NanoDay 2020 Poster 07 – Austin Vera

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An Optical MEMS-Based Dynamic Pressure Sensor for High-Temperature Applications

Austin Vera (LinkedIn)

Authors: Mark Sheplak

Faculty Mentor: Mark Sheplak, PhD

College: College of Engineering

Department: Electrical and Computer Engineering & Mechanical and Aerospace Engineering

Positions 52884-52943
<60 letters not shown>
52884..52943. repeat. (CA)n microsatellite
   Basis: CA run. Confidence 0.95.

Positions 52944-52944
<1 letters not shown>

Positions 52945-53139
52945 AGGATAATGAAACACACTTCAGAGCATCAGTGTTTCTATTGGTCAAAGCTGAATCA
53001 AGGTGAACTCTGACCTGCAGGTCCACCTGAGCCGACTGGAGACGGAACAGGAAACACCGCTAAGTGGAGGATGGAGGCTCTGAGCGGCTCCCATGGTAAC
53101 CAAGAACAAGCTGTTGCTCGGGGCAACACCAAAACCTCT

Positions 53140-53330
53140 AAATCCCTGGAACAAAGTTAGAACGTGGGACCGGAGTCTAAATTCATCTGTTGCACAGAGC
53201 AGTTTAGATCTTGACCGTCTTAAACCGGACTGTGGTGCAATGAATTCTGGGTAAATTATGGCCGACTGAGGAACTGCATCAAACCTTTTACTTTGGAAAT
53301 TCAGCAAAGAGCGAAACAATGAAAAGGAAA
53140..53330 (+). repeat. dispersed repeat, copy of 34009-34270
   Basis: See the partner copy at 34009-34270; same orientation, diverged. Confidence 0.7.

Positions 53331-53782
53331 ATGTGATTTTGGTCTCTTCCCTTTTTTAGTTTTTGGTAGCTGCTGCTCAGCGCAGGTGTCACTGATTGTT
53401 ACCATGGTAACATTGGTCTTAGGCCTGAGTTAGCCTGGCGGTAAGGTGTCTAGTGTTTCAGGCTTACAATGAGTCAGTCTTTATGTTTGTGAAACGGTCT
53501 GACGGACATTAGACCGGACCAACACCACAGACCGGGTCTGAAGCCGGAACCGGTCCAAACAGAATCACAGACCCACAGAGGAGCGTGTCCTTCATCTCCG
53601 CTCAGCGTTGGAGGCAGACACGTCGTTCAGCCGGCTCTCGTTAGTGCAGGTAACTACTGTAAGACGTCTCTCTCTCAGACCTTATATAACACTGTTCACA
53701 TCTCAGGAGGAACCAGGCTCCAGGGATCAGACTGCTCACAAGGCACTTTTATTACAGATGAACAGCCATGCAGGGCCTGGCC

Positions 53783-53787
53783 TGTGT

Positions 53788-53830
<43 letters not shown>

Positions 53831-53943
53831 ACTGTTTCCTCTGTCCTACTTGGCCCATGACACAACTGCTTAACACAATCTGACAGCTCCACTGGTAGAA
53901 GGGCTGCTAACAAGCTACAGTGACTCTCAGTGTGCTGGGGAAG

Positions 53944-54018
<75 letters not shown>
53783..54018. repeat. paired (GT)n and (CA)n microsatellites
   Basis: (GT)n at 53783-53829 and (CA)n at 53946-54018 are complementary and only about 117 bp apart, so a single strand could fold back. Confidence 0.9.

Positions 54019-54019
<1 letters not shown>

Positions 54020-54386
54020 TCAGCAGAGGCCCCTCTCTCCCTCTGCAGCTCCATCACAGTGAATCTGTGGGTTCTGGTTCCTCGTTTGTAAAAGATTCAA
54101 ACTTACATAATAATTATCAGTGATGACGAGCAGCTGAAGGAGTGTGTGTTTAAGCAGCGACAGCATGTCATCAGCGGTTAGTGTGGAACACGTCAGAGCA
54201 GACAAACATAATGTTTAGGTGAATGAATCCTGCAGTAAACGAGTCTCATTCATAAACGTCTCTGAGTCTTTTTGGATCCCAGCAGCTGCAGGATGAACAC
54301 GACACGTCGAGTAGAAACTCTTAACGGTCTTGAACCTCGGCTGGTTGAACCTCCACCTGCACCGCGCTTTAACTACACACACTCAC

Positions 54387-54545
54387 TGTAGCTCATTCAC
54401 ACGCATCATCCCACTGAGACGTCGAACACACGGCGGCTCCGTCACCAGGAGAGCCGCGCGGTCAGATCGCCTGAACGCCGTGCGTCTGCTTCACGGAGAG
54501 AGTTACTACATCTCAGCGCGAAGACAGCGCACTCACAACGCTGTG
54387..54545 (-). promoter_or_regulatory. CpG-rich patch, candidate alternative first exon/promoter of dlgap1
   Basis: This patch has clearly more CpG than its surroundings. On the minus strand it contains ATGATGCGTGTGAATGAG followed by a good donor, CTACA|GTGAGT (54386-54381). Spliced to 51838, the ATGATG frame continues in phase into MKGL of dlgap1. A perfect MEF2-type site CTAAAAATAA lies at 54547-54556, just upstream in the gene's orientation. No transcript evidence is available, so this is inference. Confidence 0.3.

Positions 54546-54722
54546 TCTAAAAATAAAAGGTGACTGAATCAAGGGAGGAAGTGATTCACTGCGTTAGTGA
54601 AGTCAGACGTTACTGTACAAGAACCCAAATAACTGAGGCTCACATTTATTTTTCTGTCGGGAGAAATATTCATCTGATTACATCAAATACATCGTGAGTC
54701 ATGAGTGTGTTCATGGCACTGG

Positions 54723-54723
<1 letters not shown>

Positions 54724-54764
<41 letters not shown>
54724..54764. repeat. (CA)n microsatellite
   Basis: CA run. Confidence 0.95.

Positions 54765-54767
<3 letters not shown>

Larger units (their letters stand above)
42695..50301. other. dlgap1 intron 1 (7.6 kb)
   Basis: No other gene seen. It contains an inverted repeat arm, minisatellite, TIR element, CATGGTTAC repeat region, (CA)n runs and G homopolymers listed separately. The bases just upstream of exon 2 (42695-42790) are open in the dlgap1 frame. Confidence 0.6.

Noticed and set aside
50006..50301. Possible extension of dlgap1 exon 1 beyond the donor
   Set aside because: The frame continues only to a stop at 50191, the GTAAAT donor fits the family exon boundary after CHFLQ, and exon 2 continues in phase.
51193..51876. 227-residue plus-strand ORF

Presently, there is a lack of experimental data regarding the pressure field surrounding hypersonic projectiles and within the internals of gas turbine engines due to the inability of modern instrumentation to withstand the extreme temperatures associated with these harsh environments. The proposed solution to these problems is a sapphire-based dynamic pressure sensor that employs an optical transduction scheme to enable continuous measurements above 1000°C. Picosecond pulsed laser micromachining and thermocompression bonding will be leveraged for fabricating the sapphire back cavity and bonding it to the sapphire diaphragm. A sapphire fiber, polished within a zirconia ferrule, will be used to ensure there are no large mismatches in thermal expansion coefficients. A fiber-optic lever transduction scheme will be implemented, which monitors the change of light intensity between exit and re-entry of the fiber as the distance of light travel is altered by the pressure-induced motion of the diaphragm. This technique offers the advantage of remotely located sensor electronics, electromagnetic immunity, and reduced sensitivity to environmental conditions and disturbances when compared to other optical schemes. Moreover, the fabrication of the sensor will be on a microelectromechanical systems (MEMS)-based scale to reduce spatial averaging, provide a wide frequency bandwidth, and to enable the potential for array-style testing.


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